The Obama administration is publishing new rules that promise to help doctors and patients learn if clinical trials of treatments worked or not.
At issue is how to help people find medical studies that may be appropriate for them — and then to make the results public so that successes can reach patients more quickly and what fails isn't duplicated.
Many clinical trials make news as they're published in scientific journals, and federal law requires reporting the results of certain studies on a government website, www.clinicaltrials.gov . But too often, that reporting doesn't happen, especially the failures. In June, Vice President Joe Biden cited concern that such secrecy was stifling cancer progress.
One analysis of 400 studies involving a variety of diseases found 30 percent hadn't disclosed results within four years of completion.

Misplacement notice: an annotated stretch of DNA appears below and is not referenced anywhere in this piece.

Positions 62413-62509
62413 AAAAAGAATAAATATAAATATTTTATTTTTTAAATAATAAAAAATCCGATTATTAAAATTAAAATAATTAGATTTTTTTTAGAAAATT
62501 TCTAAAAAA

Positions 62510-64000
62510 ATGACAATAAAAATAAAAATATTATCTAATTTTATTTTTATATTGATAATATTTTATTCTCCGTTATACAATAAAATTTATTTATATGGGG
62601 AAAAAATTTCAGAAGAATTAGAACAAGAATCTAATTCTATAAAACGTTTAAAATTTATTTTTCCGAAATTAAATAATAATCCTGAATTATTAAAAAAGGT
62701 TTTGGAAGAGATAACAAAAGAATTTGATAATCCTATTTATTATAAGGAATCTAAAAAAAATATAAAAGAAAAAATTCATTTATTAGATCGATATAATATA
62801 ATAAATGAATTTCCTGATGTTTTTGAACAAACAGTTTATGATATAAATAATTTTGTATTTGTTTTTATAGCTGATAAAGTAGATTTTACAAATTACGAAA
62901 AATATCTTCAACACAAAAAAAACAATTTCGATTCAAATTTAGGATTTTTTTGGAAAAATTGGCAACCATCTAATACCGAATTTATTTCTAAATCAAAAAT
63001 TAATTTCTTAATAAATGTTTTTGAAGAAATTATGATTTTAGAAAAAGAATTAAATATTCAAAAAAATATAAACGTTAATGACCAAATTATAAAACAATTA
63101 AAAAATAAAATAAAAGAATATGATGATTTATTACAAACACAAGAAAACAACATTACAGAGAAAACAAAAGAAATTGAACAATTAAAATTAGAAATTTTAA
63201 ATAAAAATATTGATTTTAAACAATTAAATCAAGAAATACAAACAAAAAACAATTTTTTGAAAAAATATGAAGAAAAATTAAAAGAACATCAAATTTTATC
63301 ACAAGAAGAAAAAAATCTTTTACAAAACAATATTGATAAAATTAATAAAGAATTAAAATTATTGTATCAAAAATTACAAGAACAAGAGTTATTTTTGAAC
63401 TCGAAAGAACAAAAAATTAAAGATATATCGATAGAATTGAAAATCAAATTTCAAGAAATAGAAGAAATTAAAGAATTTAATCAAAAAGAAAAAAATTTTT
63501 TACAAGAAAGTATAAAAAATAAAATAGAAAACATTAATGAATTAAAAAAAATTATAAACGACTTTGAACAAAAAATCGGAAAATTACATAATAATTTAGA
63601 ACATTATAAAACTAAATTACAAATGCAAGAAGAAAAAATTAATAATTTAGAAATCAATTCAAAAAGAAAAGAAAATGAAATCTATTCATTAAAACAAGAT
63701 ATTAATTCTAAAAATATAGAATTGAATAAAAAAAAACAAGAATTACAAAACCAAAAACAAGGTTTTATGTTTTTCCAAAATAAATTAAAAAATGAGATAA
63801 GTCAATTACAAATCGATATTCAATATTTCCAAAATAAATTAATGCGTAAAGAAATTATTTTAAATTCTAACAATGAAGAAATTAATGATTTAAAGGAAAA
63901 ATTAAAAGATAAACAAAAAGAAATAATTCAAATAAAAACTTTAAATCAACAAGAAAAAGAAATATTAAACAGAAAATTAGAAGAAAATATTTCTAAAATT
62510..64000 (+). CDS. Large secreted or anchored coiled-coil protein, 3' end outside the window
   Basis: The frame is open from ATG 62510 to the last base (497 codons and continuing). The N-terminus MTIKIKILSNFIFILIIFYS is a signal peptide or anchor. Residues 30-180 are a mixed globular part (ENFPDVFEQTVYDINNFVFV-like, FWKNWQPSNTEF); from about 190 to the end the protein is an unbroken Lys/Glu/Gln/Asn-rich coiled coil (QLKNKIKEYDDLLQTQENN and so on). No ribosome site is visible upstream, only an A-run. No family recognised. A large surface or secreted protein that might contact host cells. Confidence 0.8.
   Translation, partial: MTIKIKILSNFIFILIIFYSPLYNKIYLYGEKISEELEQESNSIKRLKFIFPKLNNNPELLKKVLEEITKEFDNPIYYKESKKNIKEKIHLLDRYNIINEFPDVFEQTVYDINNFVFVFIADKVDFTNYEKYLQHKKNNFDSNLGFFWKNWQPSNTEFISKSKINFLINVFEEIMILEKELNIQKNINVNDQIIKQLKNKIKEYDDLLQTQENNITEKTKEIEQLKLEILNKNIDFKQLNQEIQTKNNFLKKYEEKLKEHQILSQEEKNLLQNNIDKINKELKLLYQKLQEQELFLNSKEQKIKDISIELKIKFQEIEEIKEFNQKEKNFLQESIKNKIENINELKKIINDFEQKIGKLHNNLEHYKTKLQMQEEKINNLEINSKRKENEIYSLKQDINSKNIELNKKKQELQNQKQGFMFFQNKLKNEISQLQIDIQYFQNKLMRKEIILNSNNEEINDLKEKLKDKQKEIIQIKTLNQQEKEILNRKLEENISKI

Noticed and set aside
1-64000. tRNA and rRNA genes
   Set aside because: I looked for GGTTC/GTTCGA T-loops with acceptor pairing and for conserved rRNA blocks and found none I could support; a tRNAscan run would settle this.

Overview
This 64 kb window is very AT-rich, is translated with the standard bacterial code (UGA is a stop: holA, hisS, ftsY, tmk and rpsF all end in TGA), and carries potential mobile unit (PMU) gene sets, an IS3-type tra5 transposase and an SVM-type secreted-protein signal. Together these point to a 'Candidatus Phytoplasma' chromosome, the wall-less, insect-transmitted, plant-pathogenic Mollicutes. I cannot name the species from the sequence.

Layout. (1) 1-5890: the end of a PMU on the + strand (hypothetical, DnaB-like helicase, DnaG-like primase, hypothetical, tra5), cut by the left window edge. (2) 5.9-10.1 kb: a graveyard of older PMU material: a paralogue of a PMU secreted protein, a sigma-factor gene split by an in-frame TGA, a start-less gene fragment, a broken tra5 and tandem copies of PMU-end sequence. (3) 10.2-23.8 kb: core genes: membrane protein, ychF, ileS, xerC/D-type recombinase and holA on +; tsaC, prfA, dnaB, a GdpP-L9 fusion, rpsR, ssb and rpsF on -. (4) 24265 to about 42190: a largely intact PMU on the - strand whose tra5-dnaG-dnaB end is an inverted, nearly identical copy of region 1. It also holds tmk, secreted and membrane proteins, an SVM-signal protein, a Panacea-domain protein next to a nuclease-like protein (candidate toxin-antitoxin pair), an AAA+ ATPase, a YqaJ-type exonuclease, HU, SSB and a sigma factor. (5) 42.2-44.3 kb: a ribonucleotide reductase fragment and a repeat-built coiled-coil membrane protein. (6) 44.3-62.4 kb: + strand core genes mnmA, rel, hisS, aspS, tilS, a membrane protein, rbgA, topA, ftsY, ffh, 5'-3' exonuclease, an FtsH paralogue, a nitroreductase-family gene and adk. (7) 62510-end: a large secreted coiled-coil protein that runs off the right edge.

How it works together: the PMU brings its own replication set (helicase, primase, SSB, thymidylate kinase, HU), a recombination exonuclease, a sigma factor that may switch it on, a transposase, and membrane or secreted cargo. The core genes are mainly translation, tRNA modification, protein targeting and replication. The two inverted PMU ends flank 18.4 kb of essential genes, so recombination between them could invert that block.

"That's clearly unacceptable," said Dr. Francis Collins, director of the National Institutes of Health.
On Friday, federal health officials released updated rules making clear exactly what kinds of studies must be listed on the website so potential participants can consider enrolling, and which ones must post the results by certain deadlines.
"It does in fact have some teeth," Collins added. Researchers that don't meet the requirements for reporting results may face fines or lose taxpayer grants.
The long-awaited rules change takes effect Jan. 18.